A Community Devoted to the Preservation and Practice of Celestial Navigation and Other Methods of Traditional Wayfinding
From: Jim Hickey
Date: 2022 Sep 2, 12:05 -0700
So Jim's two cents worth.
Over the years I have often been asked by curious onlooker as I was taking a sighting at the beach "what are you doing" or "how does that work'" and I have always been disapointed with how I handled the question. For those of us in a technical field or, in this case, functional knowlege of the subject, you tend to lose the questioner with too much detail becasue our minds explode with so many thougts and details. You can only cram so much information into limited time. The baud rate ain't high enough.
I actually got annoyed enough with my ineffective answers and devised an "elevator speech" on the key points of standard celestial navigation going from angle as a distance using the flagploe analogy to the GP concept to circles of position which gets you the base concepts which is about as far as most want to go. Annex the rest to "there's a bunch of corrections and stuff to consider but that's bascially how it works". It's also reasonable that a reasonably curious person might even retain that information. Talking about refraction, parallax and assumed positon etc. just becomes obstrification for the modestly interested. If they are really interested, they are on the hook and will look for more.
I view the approach to lunars as similar. You have a table or almancac that lists the time of a certain angular distance between the moon and another celestial body. Measure tha ngle and you have the time. Done. The heavy lift is really in the clearing which is all about those infernal corrections which requires all that math stuff but in the end, it really is as simple as "if the angle in the lunar distance table is 40 degrees at 3 am and 40 degrees 30 minutes at 4 am and you measure the distance at 40 degrees 15 minutes, you can readily calculate the time to be 3:30 am.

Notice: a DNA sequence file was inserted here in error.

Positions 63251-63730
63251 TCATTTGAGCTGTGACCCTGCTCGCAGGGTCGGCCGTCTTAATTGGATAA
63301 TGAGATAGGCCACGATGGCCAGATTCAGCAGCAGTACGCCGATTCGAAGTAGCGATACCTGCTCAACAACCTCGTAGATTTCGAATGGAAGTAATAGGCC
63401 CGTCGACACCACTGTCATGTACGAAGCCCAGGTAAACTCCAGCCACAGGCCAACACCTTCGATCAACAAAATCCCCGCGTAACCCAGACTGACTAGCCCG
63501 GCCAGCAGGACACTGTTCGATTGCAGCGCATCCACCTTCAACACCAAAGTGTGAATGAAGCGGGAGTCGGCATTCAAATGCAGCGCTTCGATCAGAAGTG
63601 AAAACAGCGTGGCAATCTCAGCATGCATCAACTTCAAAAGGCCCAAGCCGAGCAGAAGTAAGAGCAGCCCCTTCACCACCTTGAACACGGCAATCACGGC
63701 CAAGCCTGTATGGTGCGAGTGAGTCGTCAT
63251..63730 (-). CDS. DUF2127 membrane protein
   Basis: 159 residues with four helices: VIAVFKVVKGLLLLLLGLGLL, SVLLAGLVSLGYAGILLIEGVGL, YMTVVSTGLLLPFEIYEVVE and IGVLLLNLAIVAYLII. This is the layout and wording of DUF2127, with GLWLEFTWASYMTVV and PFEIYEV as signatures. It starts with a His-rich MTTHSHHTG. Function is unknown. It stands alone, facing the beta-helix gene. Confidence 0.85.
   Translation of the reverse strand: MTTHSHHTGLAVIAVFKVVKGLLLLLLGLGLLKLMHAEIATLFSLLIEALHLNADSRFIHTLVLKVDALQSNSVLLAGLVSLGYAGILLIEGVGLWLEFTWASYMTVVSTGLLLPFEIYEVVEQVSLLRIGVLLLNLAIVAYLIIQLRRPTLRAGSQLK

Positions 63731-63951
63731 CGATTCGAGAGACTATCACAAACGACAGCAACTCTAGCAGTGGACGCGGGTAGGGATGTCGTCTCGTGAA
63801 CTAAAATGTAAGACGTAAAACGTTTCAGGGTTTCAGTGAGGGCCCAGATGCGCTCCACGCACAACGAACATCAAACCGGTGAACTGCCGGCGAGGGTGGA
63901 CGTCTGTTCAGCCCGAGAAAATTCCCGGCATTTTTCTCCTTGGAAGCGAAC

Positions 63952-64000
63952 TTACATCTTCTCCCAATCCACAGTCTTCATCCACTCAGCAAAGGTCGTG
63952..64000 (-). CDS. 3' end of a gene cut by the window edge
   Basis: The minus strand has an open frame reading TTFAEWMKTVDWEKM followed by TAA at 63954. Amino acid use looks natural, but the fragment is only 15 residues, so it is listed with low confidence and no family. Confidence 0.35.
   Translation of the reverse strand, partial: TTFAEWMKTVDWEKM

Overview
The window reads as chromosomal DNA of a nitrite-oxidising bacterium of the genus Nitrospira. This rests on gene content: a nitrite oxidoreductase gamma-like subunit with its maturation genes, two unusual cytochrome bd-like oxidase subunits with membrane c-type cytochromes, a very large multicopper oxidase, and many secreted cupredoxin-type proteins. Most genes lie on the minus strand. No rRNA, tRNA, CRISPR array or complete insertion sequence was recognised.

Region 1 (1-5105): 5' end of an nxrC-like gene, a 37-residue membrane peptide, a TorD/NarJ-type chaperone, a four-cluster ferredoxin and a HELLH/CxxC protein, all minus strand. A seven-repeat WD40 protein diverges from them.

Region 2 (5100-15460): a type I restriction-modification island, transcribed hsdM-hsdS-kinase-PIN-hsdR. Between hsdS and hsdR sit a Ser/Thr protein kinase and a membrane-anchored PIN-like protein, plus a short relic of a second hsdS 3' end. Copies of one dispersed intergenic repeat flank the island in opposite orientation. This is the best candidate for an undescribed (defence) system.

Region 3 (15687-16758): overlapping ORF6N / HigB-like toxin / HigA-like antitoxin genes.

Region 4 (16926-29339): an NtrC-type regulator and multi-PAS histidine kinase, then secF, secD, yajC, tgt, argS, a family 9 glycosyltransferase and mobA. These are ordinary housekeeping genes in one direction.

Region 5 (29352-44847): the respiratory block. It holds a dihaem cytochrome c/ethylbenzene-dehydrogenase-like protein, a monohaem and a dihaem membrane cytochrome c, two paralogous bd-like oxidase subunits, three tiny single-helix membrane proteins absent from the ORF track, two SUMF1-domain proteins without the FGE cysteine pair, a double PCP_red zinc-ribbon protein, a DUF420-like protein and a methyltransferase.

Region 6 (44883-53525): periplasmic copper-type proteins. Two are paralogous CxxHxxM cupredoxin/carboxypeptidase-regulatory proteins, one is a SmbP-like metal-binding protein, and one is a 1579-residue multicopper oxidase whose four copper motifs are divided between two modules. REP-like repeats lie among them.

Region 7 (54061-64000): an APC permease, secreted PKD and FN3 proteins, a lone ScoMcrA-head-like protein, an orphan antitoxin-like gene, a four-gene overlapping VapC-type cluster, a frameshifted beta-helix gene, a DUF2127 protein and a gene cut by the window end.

I have taught the Power Squadron celestial nav course over the years and continually find that there was so much time spent on correcttions and tables that often the fundamental basis of what was being done was often lost. Better to start on a very sound fundamental base and develop from there.
If the keeners in the class want more, there is plenty of excellent infromation to have at hand should they ask.
And I try and keep that "note to self" handy. "People really don't like trig and calculators and tables and logs like I do!".
Anyway, just a couple of thoughts. Hope it helps.